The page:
Your Legal Guru
There are several things that motivate people to represent themselves in court rather than getting a lawyer. In civil cases, some people can’t afford to get a lawyer. Some people just feel like they can defend their case on their own and would rather save the money. There are also cases where you aren’t allowed a lawyer, such as cases dealt in a small claims court.
Whatever the reason for self-representation in court, you have the right to do so. Before you decide to go down this route, however, you need to make sure you fully understand what you are expected to do and what is at stake if you decide to handle the situation by yourself.
Do I need a lawyer?
Having a professional to represent you is always a good idea. However, it is not always possible or necessary. If you have a straightforward case without an opposing side or where the other side agrees with you, you fully understand all the options available, the choices that you do make are informed, you have the motivation to learn the rules, laws, and procedures in relation to your case, you have the prep time, and you can follow written instructions and work alone, then you may not need a lawyer.
represent you properly.
There are some basic tips that can help you when it comes to representing yourself in court. Your first step would be to read up and fully understand all the relevant laws that affect and apply to your case. Also, make sure that you understand the court procedures so you can follow them during the day. You should take the time to look at all the options you can take to avoid going to court, such as alternative dispute resolution (ADR).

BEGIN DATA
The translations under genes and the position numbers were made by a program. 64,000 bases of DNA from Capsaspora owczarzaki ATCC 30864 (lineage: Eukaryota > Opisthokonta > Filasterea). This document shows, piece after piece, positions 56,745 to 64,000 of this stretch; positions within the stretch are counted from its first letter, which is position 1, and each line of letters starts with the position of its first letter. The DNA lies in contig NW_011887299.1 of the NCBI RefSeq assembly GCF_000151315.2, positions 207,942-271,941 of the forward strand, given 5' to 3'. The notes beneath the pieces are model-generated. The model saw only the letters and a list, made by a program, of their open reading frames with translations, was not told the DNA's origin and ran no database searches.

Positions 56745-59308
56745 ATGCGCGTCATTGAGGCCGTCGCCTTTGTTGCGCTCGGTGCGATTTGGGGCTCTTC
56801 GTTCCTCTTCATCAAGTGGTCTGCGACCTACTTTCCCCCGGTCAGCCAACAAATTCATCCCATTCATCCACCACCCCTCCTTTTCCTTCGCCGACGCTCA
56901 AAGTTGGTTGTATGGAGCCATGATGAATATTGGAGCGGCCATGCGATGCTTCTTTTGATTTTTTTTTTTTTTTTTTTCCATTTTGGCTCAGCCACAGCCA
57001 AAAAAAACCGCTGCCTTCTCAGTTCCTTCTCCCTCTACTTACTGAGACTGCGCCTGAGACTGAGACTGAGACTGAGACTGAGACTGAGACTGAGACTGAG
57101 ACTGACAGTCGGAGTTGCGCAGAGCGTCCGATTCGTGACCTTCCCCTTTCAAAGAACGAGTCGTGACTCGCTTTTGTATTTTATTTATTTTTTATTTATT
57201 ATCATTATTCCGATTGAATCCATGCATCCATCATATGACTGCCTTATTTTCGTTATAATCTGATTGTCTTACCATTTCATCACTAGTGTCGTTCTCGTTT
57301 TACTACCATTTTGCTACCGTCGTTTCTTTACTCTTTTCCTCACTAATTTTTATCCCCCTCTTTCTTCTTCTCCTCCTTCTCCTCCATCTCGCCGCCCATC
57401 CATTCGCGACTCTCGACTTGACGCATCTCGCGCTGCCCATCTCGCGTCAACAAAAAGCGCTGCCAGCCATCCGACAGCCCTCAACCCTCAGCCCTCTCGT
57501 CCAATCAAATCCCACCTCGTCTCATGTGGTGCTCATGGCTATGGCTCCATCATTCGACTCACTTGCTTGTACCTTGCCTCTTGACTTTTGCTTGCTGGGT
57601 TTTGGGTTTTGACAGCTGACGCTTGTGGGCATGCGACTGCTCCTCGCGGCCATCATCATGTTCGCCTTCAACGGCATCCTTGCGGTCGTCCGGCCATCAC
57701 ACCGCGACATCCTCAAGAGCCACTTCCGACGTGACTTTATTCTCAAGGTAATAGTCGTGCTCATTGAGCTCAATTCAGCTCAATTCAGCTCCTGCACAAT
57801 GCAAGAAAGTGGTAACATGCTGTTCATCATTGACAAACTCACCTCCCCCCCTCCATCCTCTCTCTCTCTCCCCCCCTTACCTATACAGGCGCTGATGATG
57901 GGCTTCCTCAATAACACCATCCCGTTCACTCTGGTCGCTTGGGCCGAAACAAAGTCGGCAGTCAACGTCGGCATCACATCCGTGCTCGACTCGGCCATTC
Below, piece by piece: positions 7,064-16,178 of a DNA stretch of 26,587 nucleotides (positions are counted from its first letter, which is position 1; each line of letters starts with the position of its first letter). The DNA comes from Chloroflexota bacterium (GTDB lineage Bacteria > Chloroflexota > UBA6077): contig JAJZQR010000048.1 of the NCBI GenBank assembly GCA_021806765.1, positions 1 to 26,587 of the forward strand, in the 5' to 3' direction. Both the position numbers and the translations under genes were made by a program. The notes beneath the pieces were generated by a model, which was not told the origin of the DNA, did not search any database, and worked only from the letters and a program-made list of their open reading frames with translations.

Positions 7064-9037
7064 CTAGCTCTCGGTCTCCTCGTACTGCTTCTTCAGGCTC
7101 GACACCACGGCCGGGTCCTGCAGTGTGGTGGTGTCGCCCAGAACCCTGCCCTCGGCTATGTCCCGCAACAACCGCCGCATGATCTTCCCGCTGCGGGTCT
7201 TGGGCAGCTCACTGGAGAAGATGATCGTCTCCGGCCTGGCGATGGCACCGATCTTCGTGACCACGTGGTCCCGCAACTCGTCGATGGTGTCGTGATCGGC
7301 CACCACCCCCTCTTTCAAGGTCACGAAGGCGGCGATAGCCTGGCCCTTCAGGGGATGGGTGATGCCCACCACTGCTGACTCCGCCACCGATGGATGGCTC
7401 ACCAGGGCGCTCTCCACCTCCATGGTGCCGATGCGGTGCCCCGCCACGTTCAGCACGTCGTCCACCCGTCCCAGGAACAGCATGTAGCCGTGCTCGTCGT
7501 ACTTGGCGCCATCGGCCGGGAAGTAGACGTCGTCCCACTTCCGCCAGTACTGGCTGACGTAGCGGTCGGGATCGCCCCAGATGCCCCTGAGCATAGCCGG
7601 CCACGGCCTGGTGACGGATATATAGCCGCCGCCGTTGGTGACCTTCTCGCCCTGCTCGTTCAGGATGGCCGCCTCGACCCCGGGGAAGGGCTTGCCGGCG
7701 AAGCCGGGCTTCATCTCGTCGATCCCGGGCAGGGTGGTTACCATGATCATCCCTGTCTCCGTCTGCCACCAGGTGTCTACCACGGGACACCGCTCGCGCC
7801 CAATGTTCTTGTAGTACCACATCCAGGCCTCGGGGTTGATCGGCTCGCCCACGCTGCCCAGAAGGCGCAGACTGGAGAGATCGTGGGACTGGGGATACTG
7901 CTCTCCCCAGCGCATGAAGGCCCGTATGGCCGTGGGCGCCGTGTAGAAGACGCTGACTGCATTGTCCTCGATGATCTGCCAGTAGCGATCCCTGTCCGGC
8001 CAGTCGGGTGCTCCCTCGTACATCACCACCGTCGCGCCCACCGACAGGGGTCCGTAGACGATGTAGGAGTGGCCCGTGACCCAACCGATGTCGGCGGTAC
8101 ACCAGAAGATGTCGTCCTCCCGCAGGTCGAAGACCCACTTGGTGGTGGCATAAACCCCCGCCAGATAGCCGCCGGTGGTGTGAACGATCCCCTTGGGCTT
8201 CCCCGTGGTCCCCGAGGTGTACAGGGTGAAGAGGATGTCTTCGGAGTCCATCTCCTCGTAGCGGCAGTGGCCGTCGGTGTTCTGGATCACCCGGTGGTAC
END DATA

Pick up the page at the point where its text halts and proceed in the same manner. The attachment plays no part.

You need to make sure you are prepared, well organized, on top of deadlines, professional when in court, realistic about the judge’s capabilities, and respectful towards the judge. It is advisable to go to the courtroom where your hearing will commence to observe other cases.
With all of that said, it’s important that you know who you can reach out to for help
The main risk of representing yourself is losing your case, which could occur because you didn’t follow all the procedures that are required to take your case to trial. Or it could be because you didn’t meet all of the technical requirements needed to prove your case once it gets to trial. If you lose, you will be ordered to pay for the attorney fees and court costs of the other side by the judge. If this is the case, you will also acquire a judgment entered in opposition to yourself. This will be valid for 10 years and can be renewed every 10 years until the judgment has been paid.
lawyer doesn’t mean that you’ve covered all your bases.
As great as it can be to successfully represent yourself, sometimes lawyers are essential. Typical examples include cases of malpractice, construction defect, those that involve a competing title for real estate, employment discrimination or wrongful termination, administrative appeals and writs, and other cases that are extremely complex. Just make sure you understand what you are getting yourself into before taking on the responsibility.